On March 14, 2001, a complaint was filed with the Department of Public Instruction by XXXXX against the Viroqua Area School District. This complaint alleges a violation of special education law regarding the implementation of programs for children with disabilities.
Pursuant to 34 CFR 300.660-662 of the regulations implementing the Individuals with Disabilities Education Act (IDEA) and §§ 115.762(3)(g) and 115.90(1), Wis. Stats., the Department of Public Instruction investigated this complaint. In investigating a complaint, the department reviews a district's compliance with state and federal requirements. In investigating this complaint, department staff reviewed relevant education records of the child including documents submitted by the district in response to the complaint. Department staff spoke with the complainant and the district administrator.
APPLICABLE STATUTES AND RULES:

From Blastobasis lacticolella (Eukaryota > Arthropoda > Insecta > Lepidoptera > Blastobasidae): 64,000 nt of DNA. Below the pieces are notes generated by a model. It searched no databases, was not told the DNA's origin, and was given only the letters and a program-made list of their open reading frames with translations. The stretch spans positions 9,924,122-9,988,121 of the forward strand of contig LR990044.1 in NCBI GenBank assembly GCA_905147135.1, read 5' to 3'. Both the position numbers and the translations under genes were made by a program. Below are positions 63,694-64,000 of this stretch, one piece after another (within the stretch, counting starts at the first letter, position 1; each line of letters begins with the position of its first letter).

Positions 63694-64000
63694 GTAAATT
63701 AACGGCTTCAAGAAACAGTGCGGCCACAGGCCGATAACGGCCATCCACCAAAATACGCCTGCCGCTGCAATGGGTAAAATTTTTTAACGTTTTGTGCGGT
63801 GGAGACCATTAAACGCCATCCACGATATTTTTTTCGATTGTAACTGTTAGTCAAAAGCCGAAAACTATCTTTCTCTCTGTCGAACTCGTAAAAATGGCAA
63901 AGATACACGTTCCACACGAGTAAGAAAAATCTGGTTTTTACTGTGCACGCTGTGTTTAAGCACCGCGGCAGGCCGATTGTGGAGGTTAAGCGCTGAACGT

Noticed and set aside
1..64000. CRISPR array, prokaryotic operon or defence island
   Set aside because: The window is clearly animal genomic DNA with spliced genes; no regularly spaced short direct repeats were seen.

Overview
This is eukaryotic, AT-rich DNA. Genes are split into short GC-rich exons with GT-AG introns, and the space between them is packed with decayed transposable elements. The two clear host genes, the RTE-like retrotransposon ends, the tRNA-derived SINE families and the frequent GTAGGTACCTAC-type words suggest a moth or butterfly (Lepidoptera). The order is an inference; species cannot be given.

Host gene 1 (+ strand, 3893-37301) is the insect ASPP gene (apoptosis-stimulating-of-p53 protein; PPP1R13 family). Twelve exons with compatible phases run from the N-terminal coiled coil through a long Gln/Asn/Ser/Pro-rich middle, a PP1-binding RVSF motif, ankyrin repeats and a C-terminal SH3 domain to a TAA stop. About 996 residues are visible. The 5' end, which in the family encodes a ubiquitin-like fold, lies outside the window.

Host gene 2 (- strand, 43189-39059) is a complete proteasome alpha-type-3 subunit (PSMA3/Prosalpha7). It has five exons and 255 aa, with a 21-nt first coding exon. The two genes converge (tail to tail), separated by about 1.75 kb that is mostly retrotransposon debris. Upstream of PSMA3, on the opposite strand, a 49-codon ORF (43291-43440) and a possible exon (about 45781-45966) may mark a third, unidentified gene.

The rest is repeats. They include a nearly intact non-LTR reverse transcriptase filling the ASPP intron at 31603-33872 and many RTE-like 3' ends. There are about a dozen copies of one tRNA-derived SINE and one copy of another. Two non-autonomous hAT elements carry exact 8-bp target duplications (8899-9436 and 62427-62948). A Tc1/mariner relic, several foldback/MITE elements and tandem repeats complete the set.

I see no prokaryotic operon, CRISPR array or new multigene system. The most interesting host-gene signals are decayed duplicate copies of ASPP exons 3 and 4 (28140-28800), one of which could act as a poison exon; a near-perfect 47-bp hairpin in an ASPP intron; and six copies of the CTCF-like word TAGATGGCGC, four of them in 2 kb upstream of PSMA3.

Section 115.77, Wisconsin Statutes
Local educational agency duties.
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(1m) A local educational agency shall demonstrate to the satisfaction of the division that it does all of the following:
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Section 115.787, Wisconsin Statutes
Individualized education programs.
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(4) REVIEW AND REVISION. (a) The individualized education program team shall do all of the following:
1. Review the child's individualized education program periodically, but at least annually, to determine whether the annual goals for the child are being achieved.
2. Revise the individualized education program as appropriate * * *
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ADMINISTRATIVE AND JUDICIAL INTERPRETATIONS:
34 CFR 300, Appendix A, Question 20.
20. How frequently must a public agency conduct meetings to review, and, if appropriate, revise the IEP for each child with a disability?
A public agency must initiate and conduct meetings periodically, but at least once every twelve months, to review each child's IEP, in order to determine whether the annual goals for the child are being achieved, and to revise the IEP, as appropriate, ... * * *